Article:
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I found this nice paper about RB convection. However I am confused by what is going on page 6. In particular why we are suddenly using Helmholtz equation to find spatially periodic solutions. Aren't we working with convection, so why are we looking at it from a wave like point of view? Or maybe I'm just missing the point all together.

Furthermore I would like to run a quick experiment to collect data. I was planning on using a heating place, a small glass tube filled with olive oil and a thermometer. Any tips? Suggestions?

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What exactly are you looking for? If you can get your hands on a copy of any of Drazin's books (tinyurl.com/d22r476 or tinyurl.com/cxr5hq6) there is a good and detailed treatment of the maths involved. Not sure what you expect to find through a statistical thermal dynamics lens... –  Jaime Dec 2 '12 at 4:43
Alrighty sorry for the vague question. Now I am looking for information about why the RB convection is still being studied, a qualitative description of the process, which is backed up by a mathematical explanation. Also a mathematical explanation of where the critical Rayleigh number comes from would be nice. And on the side: how can I create an at home experiment to convince myself of the convection cells. @Qmechanic thanks for the edit! –  kuantumbro Dec 2 '12 at 22:37
To add to my answer: A layer of oil being heated on a non-stick pan shows the formation of these Benard cells. Be careful.. I think it would be safer to use canola/vegetable oils instead of olive oil since olive oil smokes in a shorter period of time. –  drN Mar 3 '13 at 23:56
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1 Answer

up vote 2 down vote accepted

Hope it's not a little too late for this answer!!!

Why are we looking at this from a "wave-point-of-view"

Rayleigh's experiments were on spermacetti (whale oil) in a cylindrical container with an aspect ratio of depth to radius $h_0/r\lt\lt 1$. This can be treated as a membrane with a certain stiffness. Hence, it is common to find a wave . The instabilities you see in RB/MB convection are called short wavelength instabilities and these wavelengths can be calculated using linear/non-linear stability analysis and can be faithfully captured with well controlled experiments.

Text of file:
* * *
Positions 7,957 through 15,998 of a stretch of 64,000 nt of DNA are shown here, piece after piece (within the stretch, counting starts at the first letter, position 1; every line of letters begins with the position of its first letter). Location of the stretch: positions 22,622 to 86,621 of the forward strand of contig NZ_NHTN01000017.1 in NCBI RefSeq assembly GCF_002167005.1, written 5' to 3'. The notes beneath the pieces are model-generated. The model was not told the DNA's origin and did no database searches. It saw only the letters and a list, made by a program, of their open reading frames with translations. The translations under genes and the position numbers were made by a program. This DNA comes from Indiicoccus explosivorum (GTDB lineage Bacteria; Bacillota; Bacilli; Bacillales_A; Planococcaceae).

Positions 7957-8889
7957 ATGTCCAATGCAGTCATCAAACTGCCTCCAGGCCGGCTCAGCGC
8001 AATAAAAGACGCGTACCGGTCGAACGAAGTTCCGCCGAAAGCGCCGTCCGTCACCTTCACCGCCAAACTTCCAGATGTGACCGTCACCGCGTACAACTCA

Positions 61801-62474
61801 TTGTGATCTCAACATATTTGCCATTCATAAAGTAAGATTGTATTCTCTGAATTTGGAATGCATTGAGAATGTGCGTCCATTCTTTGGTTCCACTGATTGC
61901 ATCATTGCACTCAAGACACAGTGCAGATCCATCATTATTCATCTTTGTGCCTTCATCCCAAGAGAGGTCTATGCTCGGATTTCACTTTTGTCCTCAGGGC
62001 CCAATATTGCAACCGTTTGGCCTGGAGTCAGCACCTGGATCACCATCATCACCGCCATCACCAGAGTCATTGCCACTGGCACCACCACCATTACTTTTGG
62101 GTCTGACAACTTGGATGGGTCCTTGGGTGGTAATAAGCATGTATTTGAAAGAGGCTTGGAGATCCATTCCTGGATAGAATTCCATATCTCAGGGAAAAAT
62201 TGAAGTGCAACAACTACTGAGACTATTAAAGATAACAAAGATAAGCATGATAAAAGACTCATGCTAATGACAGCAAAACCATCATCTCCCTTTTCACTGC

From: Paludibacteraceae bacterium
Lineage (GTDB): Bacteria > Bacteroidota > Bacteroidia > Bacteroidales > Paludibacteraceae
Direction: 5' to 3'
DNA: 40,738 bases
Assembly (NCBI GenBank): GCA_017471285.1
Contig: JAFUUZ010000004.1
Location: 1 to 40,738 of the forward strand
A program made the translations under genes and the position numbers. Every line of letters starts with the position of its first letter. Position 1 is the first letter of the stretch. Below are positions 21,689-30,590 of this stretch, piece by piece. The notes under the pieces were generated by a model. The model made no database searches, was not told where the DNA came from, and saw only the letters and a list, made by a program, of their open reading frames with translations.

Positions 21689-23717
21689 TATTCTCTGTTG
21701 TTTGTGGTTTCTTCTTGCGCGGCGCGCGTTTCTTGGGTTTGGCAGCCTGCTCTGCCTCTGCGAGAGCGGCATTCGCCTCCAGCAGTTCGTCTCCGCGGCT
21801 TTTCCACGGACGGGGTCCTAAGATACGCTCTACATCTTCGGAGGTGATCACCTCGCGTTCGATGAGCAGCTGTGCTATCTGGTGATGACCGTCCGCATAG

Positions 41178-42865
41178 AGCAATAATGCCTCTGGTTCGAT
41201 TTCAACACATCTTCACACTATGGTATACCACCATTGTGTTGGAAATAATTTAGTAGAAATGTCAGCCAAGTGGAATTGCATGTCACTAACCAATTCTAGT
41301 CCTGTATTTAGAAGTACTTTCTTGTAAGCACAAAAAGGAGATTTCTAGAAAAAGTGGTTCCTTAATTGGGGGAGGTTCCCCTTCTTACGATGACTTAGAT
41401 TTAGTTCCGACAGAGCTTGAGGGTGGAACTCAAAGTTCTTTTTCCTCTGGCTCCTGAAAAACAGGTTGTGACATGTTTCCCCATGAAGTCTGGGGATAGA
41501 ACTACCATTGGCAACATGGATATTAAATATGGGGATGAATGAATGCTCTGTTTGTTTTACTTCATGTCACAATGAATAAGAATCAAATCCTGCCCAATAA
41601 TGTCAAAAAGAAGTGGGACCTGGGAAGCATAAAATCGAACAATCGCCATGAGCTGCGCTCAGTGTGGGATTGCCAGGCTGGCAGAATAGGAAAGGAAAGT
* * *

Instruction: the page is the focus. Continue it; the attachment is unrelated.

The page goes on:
Short note on (non)linear stability analysis

In case you aren't aware of what this is. It is simply perturbing a system with a wave with a disturbance of the form $A \sin (k x)$ and with some clever maxima/minima differential calculus and algebra, figuring out the most destructive wavelength that emerges.

($A$ is the amplitude of the wave and is generally $0.01 h_0$, $k$ is the wavenumber $k = 2 \pi x/L$ and $L$ is the domain size).

Some useful references/papers

Besides Killercam's reference to Drazin, if you are really interested in RB or MB (Marangoni Benard) convection, I would suggest that you read Rayleigh's 1916 paper and Thomson's 1855 paper in addition to Kundu's textbook , particularly chapter 12.

Running experiments with olive oil

As for running experiments with olive oil in a cylinder: be careful; the dimensions of the cylinder (aspect ratio) can change the structures from the hexagonal RB/MB cells to perhaps a Rayleigh-Taylor type instability.

Extra fun stuff

If you find that your interest is roused by RB/MB convection, eventually you look at long wave instabilities that affect liquid film.


Thomson, J. On certain curious motions observable at the surfaces of wine and other alcoholic liquors Phil. Mag. Ser., 1855, 10, 330-333

Rayleigh On convective currents in a horizontal layer of fluid when the higher temperature is on the under side. Philo. Mag. Series, 1916, 32, 529-546

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